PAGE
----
“The first time I felt normal in a long time.”

If you’re depressed or anxious right now, for heaven’s sake, turn off your laptop and TV.

Jane Chapin with my new dog, Guillo (short for Guillermo and pronounced Gee-zho).

There’s a small hamlet here that’s a New Mexican Brigadoon, a tiny community that time forgot. It’s otherworldly, like a set from a movie. Modest adobe houses are set on a bluff overlooking a verdant valley. The dogs and the people are generous and friendly.

This is one of my favorite places, where I could paint the rest of my life in contentment. That’s a fairly high bar, since I’ve painted in many of the world’s beauty spots.

Yesterday I shared this place with the six students in my Pecos workshop. It’s a well-earned reward, because I’m working them harder than I’ve ever worked students before. On Monday, we did a day-long joint project where I demoed step-by-step in watercolor and oils. They followed along, duplicating my processes exactly. On Tuesday, we threw color theory into that mix. All six of them draw well, so they’re able to keep up.

Mary Silver working on values. It’s all about that base.

Yesterday, they were spread out along a dusty track running from the road back to the morada, which is the meeting house of New Mexican penitentes. As is my usual technique, I spent much of the day going from person to person, working one-on-one. This creates the opportunity for intimate conversation (and is why so many of my students have become lifelong friends).

“This is the first time I’ve felt normal in a long time,” two of them told me independently of each other. Those within earshot heartily agreed with them. We’re in a place that’s anything but normal. Our group is disparate, with students from students from Texas, Missouri, New Mexico, New Hampshire and Maine. I had to ask them what made them feel normal.

Jean Cole with our ride. And here I thought I had overdone it by getting a full-size truck.

It’s being in a group and not wearing masks, they thought. I suspect they’re right. Human beings are primarily social animals. We read each other through body language and facial expressions as much—or more—than with our words. Here we can talk and laugh, and we needn’t worry overmuch about whether we’re maintaining a proper two-meter separation (as if there was any science behind that rather arbitrary number).

But there’s more to it than that. We’re also in a media blackout. One thing I like about painting here (and in Acadia, and Alaska and Patagonia and other remote places) is that I don’t have cell-phone reception. I’m not seeing the news or looking at Facebook. Here I can’t even take a phone call. If you want me, text me and I may see your message by the end of the day.

Linda DeLorey and Jean Cole painting in Paradise.

That means we haven’t talked or thought about COVID-19 all week. And there’s a lesson in that—if you’re depressed or anxious right now, for heaven’s sake, turn off your laptop and TV. Go for a walk in this crystalline September air. Play with a puppy. Do anything that involves your real community and doesn’t involve the whole generalized human condition. It’s what’s around you that’s real, not what the talking heads keep telling you.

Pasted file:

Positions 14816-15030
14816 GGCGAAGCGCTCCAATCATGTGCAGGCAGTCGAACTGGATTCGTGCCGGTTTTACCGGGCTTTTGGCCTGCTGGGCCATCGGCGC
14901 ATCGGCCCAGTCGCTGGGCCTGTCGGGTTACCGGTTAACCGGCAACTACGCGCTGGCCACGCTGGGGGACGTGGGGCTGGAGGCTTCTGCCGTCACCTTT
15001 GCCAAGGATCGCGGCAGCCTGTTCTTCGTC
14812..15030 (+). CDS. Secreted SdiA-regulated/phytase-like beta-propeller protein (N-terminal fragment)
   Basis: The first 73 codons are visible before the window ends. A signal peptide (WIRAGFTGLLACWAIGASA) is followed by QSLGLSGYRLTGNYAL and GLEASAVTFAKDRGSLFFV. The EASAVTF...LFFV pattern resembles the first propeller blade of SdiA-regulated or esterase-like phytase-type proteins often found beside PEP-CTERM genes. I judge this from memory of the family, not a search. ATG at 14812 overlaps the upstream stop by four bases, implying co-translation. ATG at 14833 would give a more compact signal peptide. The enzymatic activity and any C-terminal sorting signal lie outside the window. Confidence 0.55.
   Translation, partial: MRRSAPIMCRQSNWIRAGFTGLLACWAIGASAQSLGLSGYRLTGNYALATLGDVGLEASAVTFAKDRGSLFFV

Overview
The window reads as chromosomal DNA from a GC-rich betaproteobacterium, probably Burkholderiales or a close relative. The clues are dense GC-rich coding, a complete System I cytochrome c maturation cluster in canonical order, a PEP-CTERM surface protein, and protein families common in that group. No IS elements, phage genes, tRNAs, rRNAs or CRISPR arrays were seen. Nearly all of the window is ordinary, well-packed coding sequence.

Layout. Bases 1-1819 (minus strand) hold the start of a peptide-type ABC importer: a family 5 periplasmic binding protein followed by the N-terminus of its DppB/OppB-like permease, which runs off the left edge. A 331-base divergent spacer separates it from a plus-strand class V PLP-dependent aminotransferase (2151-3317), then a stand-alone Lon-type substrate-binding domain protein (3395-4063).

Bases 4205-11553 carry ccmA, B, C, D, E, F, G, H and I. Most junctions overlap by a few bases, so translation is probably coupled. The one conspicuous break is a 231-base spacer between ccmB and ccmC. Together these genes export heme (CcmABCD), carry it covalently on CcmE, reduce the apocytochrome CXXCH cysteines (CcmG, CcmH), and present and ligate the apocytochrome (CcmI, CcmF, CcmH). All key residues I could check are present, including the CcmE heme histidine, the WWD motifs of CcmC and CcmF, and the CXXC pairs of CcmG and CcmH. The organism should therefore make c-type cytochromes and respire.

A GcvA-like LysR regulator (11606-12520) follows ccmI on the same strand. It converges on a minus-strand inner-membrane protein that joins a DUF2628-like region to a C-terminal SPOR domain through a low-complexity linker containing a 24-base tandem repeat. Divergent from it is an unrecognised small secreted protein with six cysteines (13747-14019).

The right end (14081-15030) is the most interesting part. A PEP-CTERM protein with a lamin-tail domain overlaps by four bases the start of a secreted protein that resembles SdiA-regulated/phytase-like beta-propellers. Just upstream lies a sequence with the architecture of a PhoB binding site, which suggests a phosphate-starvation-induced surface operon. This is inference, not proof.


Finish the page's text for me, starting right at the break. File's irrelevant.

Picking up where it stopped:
A student asked me whether we are going to have safe-distancing accommodations at Sea & Sky this year. The answer is yes. For this year only, everyone gets their own apartment. However, if you’re coming from Massachusetts or any other supposedly high-risk state, you will need a negative COVID test to stay at Schoodic Institute. (Of course, that too may change by October.)

Last but certainly not least, I’m going to do a free cocktail-hour webinar on October 2, where I’ll talk about objectives in studying painting. Everyone is welcome, and I hope you bring lots of questions.

Painting through the dark places

Art has allowed me to look at pain, grief and dislocation obliquely, instead of confronting them head-on.
Carrying the cross, by Carol L. Douglas, courtesy St. Thomas’ Episcopal Church, Rochester, NY.
You may have noticed that I haven’t done much this week. I finally collapsed from the ailment we dragged back from South America. Despite a slew of tests, no pathogen has yet been identified. However, our nurse-practitioner treated the symptoms. I’m almost back in fighting form, albeit very tired. Hopefully, my fellow travelers will recover as quickly.
Yesterday I attended a virtual meeting. One of my fellows, normally a very cheerful woman, was awash with anxiety. “I can’t paint!” she confessed. “I go in my studio and start, and then I go back and turn on CNN.” Later, I asked her if there was anything I could do to help. She elaborated. Her daughter has had COVID-19; she knows a young person currently on a vent and has lost another friend from it. She—like me—is from New York, the epicenter of this disease. That’s where our kids, friends and family are, and there’s nothing we can do to help them.
My heart goes out to her. It’s an awful thing to feel helpless in the face of disaster.
The Curtain of the Temple was Rent, by Carol L. Douglas, courtesy St. Thomas’ Episcopal Church, Rochester, NY.